Peter returned from the Grand Embassy after 18 months in Europe, and immediately went to see his mistress Anna Mons. Then he went to see his son, scrupulously avoided his wife. After two weeks he requested a meeting with his wife in the house of someone else. He had requested she become a nun when he was in Europe and been ignored. Peter asked why she did not do as he asked. His wife countered by asking why he did not love her. From her point of view she had done her duty by producing an heir. She said she could not leave her child and they reached no conclusion. The argument lasted a few days. Then Peter stopped trying to persuade her. In an unprecedented move he had her stuffed in a carriage, and unceremoniously, without escort taken off against her will to a convent.
At the Convent of the Intercession they were shocked. They were used to women from the ordinary rich family. There were real nuns of course and this was a good place to reside. But there were also many women there who had no interest in the religious life forced in to the nunnery by others. Some entered the convent to escape being forced by their families to marry men they hated. Others like Eudoxia had unhappy or vicious husbands who wanted to be free of them. Families sometimes forced girls to take the veil so other children could inherit property; or to punish wayward daughters.
But they had never been asked to deal with a reluctant Consort of a Tzar. Eudoxia was entered into the monastery on September 23, 1698 against her will. Authorities hesitated to shear her hair making her officially a nun because they were convinced that this use of the church to dethrone the Consort of the Tzar was heretical. Besides Peter could change his mind or there could be a political upheaval. After such an event there could be hell to pay and so for nine months they did nothing. But finally they were terrified into compliance by threats from Peter.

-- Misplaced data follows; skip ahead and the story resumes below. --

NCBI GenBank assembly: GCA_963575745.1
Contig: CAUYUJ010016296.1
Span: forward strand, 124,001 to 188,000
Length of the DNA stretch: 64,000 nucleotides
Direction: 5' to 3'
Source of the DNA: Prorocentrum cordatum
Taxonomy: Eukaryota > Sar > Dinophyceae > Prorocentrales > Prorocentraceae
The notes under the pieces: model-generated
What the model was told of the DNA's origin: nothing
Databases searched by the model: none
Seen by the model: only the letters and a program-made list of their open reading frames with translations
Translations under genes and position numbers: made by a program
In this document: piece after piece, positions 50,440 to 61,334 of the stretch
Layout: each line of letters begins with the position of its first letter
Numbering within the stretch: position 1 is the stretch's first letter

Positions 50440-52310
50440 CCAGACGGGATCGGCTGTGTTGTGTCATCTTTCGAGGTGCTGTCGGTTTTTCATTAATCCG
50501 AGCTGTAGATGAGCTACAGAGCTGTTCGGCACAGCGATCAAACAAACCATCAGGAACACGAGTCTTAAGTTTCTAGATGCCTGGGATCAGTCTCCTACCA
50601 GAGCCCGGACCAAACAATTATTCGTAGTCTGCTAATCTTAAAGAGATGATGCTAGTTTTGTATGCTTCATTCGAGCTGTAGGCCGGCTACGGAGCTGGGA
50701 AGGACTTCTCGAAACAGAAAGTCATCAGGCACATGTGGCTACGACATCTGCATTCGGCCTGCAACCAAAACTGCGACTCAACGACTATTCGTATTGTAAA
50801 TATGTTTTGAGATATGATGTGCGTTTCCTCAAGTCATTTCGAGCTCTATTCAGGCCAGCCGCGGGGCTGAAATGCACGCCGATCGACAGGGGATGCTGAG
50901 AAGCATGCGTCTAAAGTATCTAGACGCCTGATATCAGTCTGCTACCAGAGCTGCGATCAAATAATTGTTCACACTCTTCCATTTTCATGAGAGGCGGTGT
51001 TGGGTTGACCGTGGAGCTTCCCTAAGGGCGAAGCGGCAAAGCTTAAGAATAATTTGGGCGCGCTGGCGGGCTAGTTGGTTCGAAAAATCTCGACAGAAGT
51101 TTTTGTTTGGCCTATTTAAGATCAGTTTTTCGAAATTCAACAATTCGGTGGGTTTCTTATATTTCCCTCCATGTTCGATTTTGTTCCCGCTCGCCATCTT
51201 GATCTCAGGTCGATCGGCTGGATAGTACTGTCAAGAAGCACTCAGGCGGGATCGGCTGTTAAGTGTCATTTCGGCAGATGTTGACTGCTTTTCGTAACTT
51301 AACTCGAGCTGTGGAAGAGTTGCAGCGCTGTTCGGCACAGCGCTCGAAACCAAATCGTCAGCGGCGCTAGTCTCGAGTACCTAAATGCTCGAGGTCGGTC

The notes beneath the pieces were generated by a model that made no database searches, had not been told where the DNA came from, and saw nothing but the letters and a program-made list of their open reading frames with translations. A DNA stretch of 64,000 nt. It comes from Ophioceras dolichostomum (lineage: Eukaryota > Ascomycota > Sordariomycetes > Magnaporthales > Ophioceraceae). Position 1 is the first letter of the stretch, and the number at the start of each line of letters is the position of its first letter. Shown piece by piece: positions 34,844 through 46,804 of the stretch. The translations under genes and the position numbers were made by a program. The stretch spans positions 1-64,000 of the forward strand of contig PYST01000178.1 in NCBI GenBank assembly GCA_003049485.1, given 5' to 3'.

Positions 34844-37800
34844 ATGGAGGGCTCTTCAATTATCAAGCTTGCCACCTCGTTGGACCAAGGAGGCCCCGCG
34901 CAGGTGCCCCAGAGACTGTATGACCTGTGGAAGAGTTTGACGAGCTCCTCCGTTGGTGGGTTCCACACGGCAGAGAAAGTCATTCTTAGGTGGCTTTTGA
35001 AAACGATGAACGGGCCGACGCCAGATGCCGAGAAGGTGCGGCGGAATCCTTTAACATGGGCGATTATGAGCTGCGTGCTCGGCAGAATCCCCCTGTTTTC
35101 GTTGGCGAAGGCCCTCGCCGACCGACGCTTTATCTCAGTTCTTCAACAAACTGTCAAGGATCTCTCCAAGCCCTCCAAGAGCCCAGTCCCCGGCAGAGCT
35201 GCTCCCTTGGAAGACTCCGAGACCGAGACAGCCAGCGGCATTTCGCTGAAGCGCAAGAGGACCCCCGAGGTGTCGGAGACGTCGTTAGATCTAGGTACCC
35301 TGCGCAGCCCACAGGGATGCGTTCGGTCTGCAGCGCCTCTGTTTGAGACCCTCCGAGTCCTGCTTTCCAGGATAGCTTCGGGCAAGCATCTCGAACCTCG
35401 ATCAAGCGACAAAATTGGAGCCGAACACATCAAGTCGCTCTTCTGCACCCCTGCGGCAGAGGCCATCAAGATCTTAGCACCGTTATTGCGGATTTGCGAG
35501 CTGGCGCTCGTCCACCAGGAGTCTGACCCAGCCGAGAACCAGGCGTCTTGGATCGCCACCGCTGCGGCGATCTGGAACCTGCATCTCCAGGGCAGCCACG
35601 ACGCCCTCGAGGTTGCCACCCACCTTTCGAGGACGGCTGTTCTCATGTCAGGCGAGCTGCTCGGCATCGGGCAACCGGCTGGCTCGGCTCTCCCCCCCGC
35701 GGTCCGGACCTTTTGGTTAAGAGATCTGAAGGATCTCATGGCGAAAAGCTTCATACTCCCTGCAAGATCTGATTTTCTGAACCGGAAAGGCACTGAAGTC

Eudoxia parted from Peter on very bad terms and was treated horribly. She was even forbidden to communicate with their eight year old son. Peter did not want her to have any influence on him. They would correspond by smuggled letter through her family or the half sisters of Peter, who were sympathetic to her. She had to write her own brother Abraham for money to maintain a simple household, to purchase the basics of food and clothes and to receive guests offering them a drink. Peter never wrote, sent no money and had his own informers spy on her in the convent.
At first Eudoxia was in denial. She expected Peter to change his mind. Then after some years in the convent she became very bitter. She used her position and considerable remaining influence to encourage widespread sympathy for her.
The clergy knew when she returned to power as the mother of Tzar Alexis, she would help them.
After 11 years during which she heard nothing from Peter, except that he now lived with a woman and had two living children, she took on a very public (and married) lover, Stephan Glebov. He was her prison guard. His family had the estate next door to hers and had exchanged serfs with them. The relationship started with him making sure she had warm clothes in winter. Later she would kiss him in front of others. He cared about her as was shown later on, but some writers also think when her son achieved power Glebov thought she would resume her position as dowager mother and he would be a very powerful figure in the new government.
Years later Peter would once again turned his attentions to her with terrible fury. He would use her as an excuse to rid himself of his many enemies within the Church.